While most planning related to weddings is of the fun variety, it’s not uncommon for couples to consider marriage agreements (also known as pre-nuptial agreements, or “prenups”) in situations where they want to agree on what might happen to property or with spousal support in the event the marriage breaks down. In a recent decision from the Ontario Superior Court of Justice, the court had to decide if the proceeds from the sale of a property that was excluded from the equalization of net family properties can be excluded or if it creates a new property that was not covered by the marriage agreement.
The parties involved began living together in 2008 and were married in 2010. They started to discuss a marriage contract in the year leading up to their marriage. The husband had originally proposed a long and detailed contract, but the wife worked with her lawyer to draft a simpler version. The husband and his lawyer negotiated certain provisions and the parties came to agreement.
The section of the marriage contract relevant to today’s topic was in relation to the division of property. The agreement provided a list of property owned by the husband and a list of property held by the wife, stating that the property listed would not be factored into the equalization of net family property, which means that it will remain the property of whoever owned it prior to the marriage. The agreement also provided for a mutual waiver of spuosal support, and that the wife would be given the matrimonial home in the event of divorce.
One of the properties listed as the husband’s was a corporation. The corporation was the sole shareholder of a concrete company. The company was valued at $4,900,000 at the time of the marriage, and the husband sold it for more than that amount in 2011.
When the parties separated, the wife claimed that the money earned form the sale of the company should be not be “traced” or tied to the original agreement, instead arguing that the sale created a new property which was not included in the husband’s list of property to be excluded.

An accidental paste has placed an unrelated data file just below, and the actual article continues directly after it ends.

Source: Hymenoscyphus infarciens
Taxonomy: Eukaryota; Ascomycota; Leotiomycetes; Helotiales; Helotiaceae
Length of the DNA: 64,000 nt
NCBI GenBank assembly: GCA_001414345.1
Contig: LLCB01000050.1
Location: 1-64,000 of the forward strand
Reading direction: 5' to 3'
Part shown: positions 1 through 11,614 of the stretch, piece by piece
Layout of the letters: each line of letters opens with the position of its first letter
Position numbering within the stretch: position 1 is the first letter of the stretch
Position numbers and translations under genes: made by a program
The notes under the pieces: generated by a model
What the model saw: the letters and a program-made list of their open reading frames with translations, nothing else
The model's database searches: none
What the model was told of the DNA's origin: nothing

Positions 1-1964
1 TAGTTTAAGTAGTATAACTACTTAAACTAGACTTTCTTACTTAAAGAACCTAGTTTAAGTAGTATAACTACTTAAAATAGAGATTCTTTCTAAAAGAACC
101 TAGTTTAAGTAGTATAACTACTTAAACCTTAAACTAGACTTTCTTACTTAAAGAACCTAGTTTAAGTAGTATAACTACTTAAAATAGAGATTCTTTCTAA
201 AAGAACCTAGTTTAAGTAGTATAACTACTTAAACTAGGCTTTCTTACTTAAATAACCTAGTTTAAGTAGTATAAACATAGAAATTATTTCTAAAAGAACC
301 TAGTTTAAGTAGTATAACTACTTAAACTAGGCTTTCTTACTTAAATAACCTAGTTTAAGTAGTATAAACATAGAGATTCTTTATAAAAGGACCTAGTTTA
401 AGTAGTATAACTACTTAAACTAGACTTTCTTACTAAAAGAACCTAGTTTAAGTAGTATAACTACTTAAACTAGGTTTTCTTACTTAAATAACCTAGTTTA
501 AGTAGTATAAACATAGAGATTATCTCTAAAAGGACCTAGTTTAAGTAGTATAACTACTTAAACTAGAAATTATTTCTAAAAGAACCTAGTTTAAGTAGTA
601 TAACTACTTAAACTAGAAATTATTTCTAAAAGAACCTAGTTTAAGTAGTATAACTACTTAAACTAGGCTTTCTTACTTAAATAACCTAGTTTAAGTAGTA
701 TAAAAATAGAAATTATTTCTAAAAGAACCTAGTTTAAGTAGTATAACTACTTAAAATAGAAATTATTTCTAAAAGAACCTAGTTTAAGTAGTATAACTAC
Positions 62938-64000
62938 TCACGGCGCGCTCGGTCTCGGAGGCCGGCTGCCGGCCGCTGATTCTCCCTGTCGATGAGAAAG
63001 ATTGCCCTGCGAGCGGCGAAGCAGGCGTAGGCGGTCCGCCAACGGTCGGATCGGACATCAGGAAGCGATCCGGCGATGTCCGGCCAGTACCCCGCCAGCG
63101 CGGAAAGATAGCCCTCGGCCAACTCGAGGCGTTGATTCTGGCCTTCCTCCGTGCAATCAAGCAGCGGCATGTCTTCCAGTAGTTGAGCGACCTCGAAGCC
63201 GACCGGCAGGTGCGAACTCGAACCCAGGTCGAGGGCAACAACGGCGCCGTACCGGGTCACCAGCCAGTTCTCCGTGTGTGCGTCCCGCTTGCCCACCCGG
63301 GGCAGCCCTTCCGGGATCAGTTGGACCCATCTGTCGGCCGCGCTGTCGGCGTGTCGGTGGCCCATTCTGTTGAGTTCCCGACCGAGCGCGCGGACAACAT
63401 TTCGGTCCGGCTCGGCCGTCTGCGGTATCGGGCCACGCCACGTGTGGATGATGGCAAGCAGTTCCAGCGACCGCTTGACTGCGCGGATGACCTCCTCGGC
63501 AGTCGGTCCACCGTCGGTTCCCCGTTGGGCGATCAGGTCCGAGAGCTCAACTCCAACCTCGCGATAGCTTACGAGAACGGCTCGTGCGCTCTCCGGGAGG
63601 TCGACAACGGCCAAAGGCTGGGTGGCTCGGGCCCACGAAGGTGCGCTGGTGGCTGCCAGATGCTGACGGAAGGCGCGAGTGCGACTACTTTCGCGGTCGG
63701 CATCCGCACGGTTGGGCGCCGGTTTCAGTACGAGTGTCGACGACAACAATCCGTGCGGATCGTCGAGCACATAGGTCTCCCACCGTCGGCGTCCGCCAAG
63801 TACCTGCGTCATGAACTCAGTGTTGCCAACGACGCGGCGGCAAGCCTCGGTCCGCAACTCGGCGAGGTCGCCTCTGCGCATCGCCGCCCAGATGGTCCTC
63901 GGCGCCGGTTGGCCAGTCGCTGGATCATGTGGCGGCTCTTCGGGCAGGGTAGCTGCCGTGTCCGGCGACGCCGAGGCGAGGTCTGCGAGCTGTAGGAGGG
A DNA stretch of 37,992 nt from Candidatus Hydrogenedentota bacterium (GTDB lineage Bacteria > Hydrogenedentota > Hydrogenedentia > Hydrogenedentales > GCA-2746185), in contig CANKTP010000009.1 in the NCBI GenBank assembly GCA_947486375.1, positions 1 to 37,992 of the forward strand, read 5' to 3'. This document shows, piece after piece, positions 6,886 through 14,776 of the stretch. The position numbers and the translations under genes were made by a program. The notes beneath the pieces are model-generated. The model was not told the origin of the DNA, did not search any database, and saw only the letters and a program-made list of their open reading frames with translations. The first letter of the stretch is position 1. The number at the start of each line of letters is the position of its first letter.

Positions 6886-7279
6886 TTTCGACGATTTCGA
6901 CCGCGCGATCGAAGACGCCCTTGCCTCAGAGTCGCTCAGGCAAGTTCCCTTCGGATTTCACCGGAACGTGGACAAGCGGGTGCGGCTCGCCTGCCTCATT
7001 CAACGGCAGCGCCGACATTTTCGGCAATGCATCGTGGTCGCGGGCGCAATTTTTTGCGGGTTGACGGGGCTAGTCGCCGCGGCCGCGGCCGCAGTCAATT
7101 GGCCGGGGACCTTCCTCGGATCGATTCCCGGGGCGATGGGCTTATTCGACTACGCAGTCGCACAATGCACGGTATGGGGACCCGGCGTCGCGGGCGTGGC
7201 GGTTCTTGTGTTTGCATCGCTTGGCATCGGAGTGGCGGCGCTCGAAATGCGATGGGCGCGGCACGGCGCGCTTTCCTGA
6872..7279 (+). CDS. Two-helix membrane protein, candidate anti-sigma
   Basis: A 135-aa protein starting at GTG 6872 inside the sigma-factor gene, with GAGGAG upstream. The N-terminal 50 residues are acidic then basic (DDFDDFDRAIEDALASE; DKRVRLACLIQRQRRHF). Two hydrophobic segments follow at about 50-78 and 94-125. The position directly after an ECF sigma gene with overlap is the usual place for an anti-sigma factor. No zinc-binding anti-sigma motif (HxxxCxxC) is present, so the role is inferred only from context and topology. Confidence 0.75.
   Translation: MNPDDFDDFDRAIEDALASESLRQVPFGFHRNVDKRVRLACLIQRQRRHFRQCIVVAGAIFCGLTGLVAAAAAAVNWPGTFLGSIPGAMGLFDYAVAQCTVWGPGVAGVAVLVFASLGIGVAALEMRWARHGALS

The husband’s position is that the money from the proceeds of the sale of the company was not new property, and that it should be considered an extension of the company and should therefore be traced, or attached, to the list of exclusions.
The court looked at the context surrounding the marriage agreement. And stated that the mutual and objective intentions of the parties was that their pre-marriage property and the property which could be traced from it was still solely owned by the individual spouse, and that such property would be excluded from any equalization claim in the event the marriage broke down. As a result, the court ordered that the proceeds from the sale of the husband’s property is excluded from equalization.
At NULaw in Toronto, our family lawyers can review a pre-existing marriage agreement or draft a new agreement. We will also fight to enforce marriage contracts if necessary and help you secure what you are entitled to. We are dedicated to protecting you and your assets, and helping you plan for your new life. Contact us online or at 416-481-5604 to book a consultation.